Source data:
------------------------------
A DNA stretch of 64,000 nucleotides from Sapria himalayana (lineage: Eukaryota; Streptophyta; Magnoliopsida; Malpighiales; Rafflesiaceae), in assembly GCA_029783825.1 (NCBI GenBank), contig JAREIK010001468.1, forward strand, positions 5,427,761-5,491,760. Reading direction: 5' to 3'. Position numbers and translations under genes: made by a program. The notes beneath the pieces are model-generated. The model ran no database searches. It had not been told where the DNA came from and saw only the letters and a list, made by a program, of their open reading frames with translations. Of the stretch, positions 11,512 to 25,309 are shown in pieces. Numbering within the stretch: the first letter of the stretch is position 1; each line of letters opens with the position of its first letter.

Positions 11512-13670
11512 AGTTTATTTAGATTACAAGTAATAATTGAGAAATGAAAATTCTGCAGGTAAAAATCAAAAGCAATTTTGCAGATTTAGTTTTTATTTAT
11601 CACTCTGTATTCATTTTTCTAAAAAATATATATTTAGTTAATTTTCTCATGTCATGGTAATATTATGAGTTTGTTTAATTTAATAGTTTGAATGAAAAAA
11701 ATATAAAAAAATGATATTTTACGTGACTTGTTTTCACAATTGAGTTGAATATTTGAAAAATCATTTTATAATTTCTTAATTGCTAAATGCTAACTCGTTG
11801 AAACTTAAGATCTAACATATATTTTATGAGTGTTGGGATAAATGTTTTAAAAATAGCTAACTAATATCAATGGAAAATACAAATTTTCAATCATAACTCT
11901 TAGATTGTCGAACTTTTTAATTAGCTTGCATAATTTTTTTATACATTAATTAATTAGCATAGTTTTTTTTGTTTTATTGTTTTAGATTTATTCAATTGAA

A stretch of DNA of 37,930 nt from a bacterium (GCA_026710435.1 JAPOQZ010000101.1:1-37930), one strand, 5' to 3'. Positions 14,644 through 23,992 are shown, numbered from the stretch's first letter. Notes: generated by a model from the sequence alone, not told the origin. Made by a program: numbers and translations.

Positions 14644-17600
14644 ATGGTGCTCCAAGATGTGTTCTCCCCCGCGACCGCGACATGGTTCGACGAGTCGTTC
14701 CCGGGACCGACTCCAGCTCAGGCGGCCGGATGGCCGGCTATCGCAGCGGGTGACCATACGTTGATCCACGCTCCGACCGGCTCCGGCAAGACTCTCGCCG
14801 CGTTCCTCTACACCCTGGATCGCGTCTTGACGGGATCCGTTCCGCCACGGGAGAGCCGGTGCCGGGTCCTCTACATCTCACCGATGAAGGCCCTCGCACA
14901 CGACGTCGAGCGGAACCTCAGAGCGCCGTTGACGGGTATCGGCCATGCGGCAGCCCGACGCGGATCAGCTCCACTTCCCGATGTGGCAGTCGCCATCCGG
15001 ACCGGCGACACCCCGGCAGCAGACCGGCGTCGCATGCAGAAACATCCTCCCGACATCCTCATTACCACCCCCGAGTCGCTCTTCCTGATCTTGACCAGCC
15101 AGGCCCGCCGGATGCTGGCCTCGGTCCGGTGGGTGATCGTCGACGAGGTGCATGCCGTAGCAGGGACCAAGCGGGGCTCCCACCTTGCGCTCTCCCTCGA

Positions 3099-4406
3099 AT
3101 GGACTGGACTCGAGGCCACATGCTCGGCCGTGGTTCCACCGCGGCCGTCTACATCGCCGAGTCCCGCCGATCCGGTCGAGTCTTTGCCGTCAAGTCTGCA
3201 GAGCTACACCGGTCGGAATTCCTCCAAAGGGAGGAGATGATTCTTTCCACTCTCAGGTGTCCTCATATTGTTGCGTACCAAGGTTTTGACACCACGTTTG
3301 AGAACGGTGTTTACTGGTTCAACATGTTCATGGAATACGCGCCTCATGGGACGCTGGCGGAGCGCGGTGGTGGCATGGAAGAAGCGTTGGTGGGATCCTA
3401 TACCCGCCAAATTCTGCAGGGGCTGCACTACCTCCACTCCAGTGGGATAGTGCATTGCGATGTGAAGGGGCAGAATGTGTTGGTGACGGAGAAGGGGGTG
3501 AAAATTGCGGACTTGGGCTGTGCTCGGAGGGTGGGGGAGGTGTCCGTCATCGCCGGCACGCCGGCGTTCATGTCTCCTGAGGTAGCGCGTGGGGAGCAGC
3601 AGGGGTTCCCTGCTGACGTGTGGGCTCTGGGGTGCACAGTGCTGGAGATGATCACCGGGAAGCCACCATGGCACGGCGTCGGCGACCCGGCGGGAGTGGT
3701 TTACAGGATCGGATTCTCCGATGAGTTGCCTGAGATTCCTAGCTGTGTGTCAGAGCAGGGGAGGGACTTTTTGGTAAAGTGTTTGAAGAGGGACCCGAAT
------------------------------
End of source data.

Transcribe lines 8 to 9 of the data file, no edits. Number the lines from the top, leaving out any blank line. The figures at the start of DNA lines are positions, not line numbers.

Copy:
A stretch of DNA of 37,930 nt from a bacterium (GCA_026710435.1 JAPOQZ010000101.1:1-37930), one strand, 5' to 3'. Positions 14,644 through 23,992 are shown, numbered from the stretch's first letter. Notes: generated by a model from the sequence alone, not told the origin. Made by a program: numbers and translations.

Positions 14644-17600